• Gatekeeper for admission control to enforce REGO-based policies, as well as to audit the policies.
  • Kyverno for admission control to enforce declarative policies, as well as runtime policies.

As an enterprise solution, it is necessary to integrate with other systems, such as Ansible, metrics, and alert management.

Policy management benefits

Based on details discussed previously, see the following summary of the benefits of using policy management along with configuration management:

  • Overall security posture.
  • Assessment of degree of compliance to various standards (internal enterprise and regulatory compliance).
  • Automated governance.
  • Continuous audit readiness.
  • Ease of collection of evidence for audits.
  • Continuous security readiness.
  • Ability to integrate with incident management, security operations center, and enterprise GRC tools.

Potential cost savings using policy management

Continuous security readiness leads to savings in operational costs. For example, ETCD encryption is automatically enabled on a production cluster because that cluster is provisioned with a label and an ETCD encryption policy enforce mode where both, for instance, have the env=prod label. Imagine the operational costs if an administrator has to manually enable this when a new production cluster is provisioned, while also having to periodically ensure that it is enabled? And that is one example of a security related control. Now imagine all the controls that need to be in place to effectively operate your fleet of clusters while adhering to standards for security, resiliency, and software engineering, along with the operational cost of doing so. RHACM governance allows you to automate that process and save those operational costs. It also constantly updates you on the operational state of environments.

Audit readiness

While it may still need review and customization, it helps cover the technical aspect required to prove compliance with organization rules to auditors.

Options to start with policy management using RHACM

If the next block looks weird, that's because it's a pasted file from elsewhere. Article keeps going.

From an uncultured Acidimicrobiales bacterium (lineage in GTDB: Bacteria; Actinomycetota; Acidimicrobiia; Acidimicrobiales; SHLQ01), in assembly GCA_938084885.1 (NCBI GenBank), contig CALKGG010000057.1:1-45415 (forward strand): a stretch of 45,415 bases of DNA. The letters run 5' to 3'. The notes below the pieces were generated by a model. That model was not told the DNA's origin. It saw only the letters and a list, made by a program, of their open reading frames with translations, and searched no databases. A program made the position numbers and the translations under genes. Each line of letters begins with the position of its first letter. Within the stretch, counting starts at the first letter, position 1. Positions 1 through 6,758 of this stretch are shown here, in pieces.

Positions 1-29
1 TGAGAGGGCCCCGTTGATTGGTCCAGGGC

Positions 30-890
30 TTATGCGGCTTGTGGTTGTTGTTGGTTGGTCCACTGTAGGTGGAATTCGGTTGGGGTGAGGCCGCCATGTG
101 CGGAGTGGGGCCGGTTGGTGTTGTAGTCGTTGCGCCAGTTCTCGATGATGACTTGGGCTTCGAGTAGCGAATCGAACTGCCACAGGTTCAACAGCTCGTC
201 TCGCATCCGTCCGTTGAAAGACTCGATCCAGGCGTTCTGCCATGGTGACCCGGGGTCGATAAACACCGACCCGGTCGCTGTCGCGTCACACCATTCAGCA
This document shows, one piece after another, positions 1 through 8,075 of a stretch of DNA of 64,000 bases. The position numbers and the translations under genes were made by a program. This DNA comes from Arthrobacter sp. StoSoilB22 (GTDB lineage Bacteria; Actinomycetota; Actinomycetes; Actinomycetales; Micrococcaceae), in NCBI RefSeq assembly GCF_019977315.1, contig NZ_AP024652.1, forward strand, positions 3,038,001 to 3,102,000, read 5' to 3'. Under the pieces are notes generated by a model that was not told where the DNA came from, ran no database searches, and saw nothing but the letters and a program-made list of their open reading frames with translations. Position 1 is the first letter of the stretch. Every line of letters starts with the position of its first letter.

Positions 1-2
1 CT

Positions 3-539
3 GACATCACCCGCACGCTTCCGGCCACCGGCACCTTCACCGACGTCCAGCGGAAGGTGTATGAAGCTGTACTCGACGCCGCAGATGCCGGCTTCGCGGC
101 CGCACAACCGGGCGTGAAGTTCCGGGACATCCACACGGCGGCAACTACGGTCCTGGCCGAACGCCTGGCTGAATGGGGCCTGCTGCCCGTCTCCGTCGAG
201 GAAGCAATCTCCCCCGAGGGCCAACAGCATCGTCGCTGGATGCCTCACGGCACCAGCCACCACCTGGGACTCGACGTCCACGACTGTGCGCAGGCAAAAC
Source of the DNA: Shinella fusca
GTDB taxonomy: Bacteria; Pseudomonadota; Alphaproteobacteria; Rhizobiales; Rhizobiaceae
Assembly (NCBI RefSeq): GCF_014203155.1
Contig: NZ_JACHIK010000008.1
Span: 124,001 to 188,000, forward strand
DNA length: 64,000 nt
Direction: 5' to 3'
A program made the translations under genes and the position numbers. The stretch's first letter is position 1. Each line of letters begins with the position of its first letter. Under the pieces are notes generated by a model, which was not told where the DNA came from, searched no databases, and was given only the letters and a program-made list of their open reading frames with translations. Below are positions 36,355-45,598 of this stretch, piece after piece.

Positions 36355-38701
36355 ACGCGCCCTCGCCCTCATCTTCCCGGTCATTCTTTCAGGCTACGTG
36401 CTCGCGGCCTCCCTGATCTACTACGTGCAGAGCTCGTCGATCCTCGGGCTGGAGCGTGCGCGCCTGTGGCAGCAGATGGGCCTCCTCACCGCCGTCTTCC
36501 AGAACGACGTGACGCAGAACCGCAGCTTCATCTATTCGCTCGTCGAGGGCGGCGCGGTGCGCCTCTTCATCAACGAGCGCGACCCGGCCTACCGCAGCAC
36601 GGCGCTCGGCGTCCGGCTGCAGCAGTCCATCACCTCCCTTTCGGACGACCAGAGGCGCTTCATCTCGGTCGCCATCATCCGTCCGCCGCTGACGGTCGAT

Moving from declarative configuration management to policy management using the policy generator

Please consult the Generating Governance Policies Using Kustomize and GitOps blog for more information. We would like to highlight that you can use this approach to flexibly configure categories, standards, and controls you see in the schema of the policy generator.

Enhancing policy management by using policysets

Policies can be grouped together based on standards or other content. PolicySets are officially supported since RHACM 2.5 and you can review and use some examples.

Creating policies using the console

This is the direct way of pushing policies to a selected fleet of clusters. The console helps you select the correct template, where to place the policy, and provides basic validation.

Use and customize policy collection repository

For deploying a set of policies using GitOps-style, please follow the steps outlined here. Note that policies can also be deployed using ArgoCD/Gitops-Operator. Use the example, if you like to use RHACM/ArgoCD-Integration.

Use of templatized policies

Templatized policies are a powerful feature of RHACM to generate policies based on dynamic values coming from objects either on managed clusters or the hub cluster. In this example you can send audit logs to Kafka in a way that each cluster name represents a topic. In another example, you can have a secret management solution where you only need to maintain your secrets on a central point on the hub cluster. You reference them from the managed cluster so that those references to secrets can be easily stored in Git.

Metrics for policy violations

See details on how metrics can be generated out of policy violation, which in turn can be used to fine-tune operations.

Automated governance

RHACM governance supports automated governance, which means that once a policy violation is detected, Ansible is being invoked and Ansible (which knows the clusters that are affected), using our RHACM-Ansible-Collection, takes care of the remediation, making your Policy compliant again. There will be a blog on this toppic in the near future.

Deploying policies and personas

You can define a structure in Git so that policies can be grouped into PolicySets that can be authored by specific personas. View the following example description of a Git structure with a single repository and multiple folders:

  • Security-related policies are organized into a security-hardening PolicySet folder (for example, ETCD encryption, roles, and rolebindings). The target persona is IT SecOps.
  • Resiliency-related policies organized into a resiliency PolicySet folder (for example, liveness probe set for pods). The target persona is SRE/Admin.
  • Any K8s resources and configuration organized into a configuration PolicySet folder. The target persona is SRE/Admin.
  • Policies for specific policy engines (for example, Gatekeeper/OPA and Kyverno) are organized into individual PolicySet folders. The target persona here is SRE/Admin/IT SecOps.
  • Operational policies organized into a HubOperational PolicySet (for example, deploying OPP, Ansible Automation Platform, RHOCP GitOps, cert-manager, external secrets, etc.). The target persona here is SRE/Admin.
  • Create a deploy folder that includes RHACM subscriptions and ArgoCD applications needed to deploy policy sets defined in other folders. The target persona here is the SRE/Admin.


In this blog we outlined how policy management can be paired with configuration management to achieve automated multicluster governance, which is required to operate cloud platforms in a cost-efficient manner to meet enterprise and regulatory compliance requirements.


Red Hat Advanced Cluster Management, Multi-Cluster, Optimization